Celebrate Jewish Heritage with your ChildrenSep 17, 2014
The Jewish Museum in New York City is launching its fall 2014 season of family programs with a lively array of concerts, art workshops, and more. The fall seasons lasts from September 21 until December 21 every third Sunday of the month.
By Eileen Ogintz
Tribune Media Services
Whatever you do, don’t stick your hand in the rhino’s mouth.
That’s important advice when you’re feeding four gigantic rhinos apple slices, their mouths wide open awaiting every bite. It seems we can see all the way down into their pink throats. It’s hard to believe that these huge creatures — they can weigh up to 5,000 pounds — can run as fast as 30 miles an hour. We’re especially taken with baby Bandhu, the greater one-horned rhinoceros, born May 18, 2009.
No, we’re not in Africa or India. But it sure feels like we could be at the San Diego Zoo’s Safari Park (www.sandiegozoo.org), located about 30 miles north of downtown San Diego near Escondido.
We’re riding in a truck on a photo caravan into the heart of the large animal enclosures, which means, as we bump along, we get up close to not only the rhinos (Southern white, as well as greater one-horned) but also the giraffes (try feeding leaves to two giraffes at once!), Springbok, Cape buffalo, ostrich, Defassa Waterbuck, zebras and more. We see a lion lolling on top of a safari-type vehicle — his personal lounger, we’re told.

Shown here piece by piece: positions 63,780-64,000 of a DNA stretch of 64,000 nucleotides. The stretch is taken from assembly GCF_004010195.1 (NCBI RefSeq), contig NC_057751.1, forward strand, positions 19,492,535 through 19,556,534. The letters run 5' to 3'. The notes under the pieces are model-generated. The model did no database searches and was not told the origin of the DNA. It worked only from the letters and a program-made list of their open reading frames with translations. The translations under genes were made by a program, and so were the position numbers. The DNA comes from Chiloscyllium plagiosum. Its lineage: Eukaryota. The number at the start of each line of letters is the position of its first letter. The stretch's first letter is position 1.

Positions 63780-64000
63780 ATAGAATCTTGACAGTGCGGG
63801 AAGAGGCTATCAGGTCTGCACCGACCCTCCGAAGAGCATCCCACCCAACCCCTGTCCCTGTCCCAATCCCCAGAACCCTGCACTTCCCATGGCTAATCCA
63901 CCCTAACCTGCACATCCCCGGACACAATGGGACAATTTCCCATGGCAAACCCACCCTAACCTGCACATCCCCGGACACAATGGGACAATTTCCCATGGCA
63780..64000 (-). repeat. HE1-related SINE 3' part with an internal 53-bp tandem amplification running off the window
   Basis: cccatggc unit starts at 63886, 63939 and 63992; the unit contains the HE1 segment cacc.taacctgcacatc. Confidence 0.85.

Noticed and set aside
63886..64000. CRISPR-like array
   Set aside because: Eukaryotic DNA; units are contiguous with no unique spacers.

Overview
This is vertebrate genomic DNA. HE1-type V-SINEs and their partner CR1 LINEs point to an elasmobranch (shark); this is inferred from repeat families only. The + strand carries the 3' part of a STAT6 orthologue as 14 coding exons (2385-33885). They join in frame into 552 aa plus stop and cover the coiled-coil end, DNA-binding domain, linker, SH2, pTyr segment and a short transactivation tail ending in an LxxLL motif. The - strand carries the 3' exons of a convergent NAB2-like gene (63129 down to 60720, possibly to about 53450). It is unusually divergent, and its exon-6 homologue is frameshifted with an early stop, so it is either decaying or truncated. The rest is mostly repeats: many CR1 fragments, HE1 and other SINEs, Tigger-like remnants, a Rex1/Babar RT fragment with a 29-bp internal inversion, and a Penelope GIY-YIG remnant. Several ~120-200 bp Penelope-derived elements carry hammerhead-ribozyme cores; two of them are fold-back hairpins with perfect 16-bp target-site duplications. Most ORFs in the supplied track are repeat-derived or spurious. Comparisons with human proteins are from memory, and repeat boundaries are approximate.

Everywhere we look there are baby animals. “It seems there’s one born almost every day,” says our guide Rachel Bodman. We come across a gaggle of giraffes, including two babies just a month or so old and two more less than six months old. It is an amazing sight. “The giraffes and rhinos were my favorite,” declares a delighted 8 year old, Mia Ciccarelli, visiting from Massachusetts.
Hanna Ciccarelli, Mia’s aunt, looks out at the giraffes. “You can’t really call this a zoo,” she says.
That’s the idea, of course. This is a bona-fide adventure designed to give you the experience of seeing these animals in their natural habitats — there are more than 3,000 here representing some 375 species on land that spreads out over 1,800 acres.
Soar over the animals on a zip line 160 feet above the ground. Stay overnight in a tent overlooking the plains of “East Africa,” the Safari Park’s largest field exhibit and home to giraffes, antelope, rhino and more. Fly above the park in a Balloon Safari or head to the “Petting Kraal” where the littlest in your gang can touch and feed the antelope. Get up close and personal with all kinds of bugs during the Creepy Crawly festival (ready to pet a cockroach?) that goes on weekends until mid-November. There is also a special Family Caravan, lasting only an hour — ideal for younger children.
It’s easy to see why so many families come to San Diego specifically to visit the Zoo and Safari Park — 40 percent of visitors are from outside California — as well as other first-rate family attractions like Sea World (www.seaworld.com) and Legoland (www.legoland.com). For more on San Diego visit www.sandiego.org for affordable hotel deals like the “Hassle-Free Holiday” from Omni (www.omnihotels.com) for Thanksgiving and Christmas. Rates start at just $129 per room.